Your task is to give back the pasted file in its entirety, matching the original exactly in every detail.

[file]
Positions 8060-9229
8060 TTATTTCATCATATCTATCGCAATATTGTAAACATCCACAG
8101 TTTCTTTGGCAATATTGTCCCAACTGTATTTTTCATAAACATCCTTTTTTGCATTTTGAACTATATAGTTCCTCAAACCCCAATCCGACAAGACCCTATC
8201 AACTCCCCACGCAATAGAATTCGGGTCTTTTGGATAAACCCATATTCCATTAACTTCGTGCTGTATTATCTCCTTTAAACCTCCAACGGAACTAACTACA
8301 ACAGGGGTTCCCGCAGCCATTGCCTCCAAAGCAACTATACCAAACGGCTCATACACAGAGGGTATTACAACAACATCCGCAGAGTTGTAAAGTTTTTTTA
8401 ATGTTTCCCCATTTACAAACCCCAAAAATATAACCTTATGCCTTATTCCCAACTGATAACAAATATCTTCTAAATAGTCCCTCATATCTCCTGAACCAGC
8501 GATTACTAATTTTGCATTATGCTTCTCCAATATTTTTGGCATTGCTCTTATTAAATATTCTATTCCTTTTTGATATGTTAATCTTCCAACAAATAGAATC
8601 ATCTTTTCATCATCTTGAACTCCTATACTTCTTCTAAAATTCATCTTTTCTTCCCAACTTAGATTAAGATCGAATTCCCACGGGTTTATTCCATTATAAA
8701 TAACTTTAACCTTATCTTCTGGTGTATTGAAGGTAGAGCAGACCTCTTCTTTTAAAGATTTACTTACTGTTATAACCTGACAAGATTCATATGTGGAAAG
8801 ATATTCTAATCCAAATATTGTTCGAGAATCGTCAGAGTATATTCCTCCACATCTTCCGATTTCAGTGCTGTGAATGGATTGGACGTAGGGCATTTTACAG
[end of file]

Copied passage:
Positions 8060-9229
8060 TTATTTCATCATATCTATCGCAATATTGTAAACATCCACAG
8101 TTTCTTTGGCAATATTGTCCCAACTGTATTTTTCATAAACATCCTTTTTTGCATTTTGAACTATATAGTTCCTCAAACCCCAATCCGACAAGACCCTATC
8201 AACTCCCCACGCAATAGAATTCGGGTCTTTTGGATAAACCCATATTCCATTAACTTCGTGCTGTATTATCTCCTTTAAACCTCCAACGGAACTAACTACA
8301 ACAGGGGTTCCCGCAGCCATTGCCTCCAAAGCAACTATACCAAACGGCTCATACACAGAGGGTATTACAACAACATCCGCAGAGTTGTAAAGTTTTTTTA
8401 ATGTTTCCCCATTTACAAACCCCAAAAATATAACCTTATGCCTTATTCCCAACTGATAACAAATATCTTCTAAATAGTCCCTCATATCTCCTGAACCAGC
8501 GATTACTAATTTTGCATTATGCTTCTCCAATATTTTTGGCATTGCTCTTATTAAATATTCTATTCCTTTTTGATATGTTAATCTTCCAACAAATAGAATC
8601 ATCTTTTCATCATCTTGAACTCCTATACTTCTTCTAAAATTCATCTTTTCTTCCCAACTTAGATTAAGATCGAATTCCCACGGGTTTATTCCATTATAAA
8701 TAACTTTAACCTTATCTTCTGGTGTATTGAAGGTAGAGCAGACCTCTTCTTTTAAAGATTTACTTACTGTTATAACCTGACAAGATTCATATGTGGAAAG
8801 ATATTCTAATCCAAATATTGTTCGAGAATCGTCAGAGTATATTCCTCCACATCTTCCGATTTCAGTGCTGTGAATGGATTGGACGTAGGGCATTTTACAG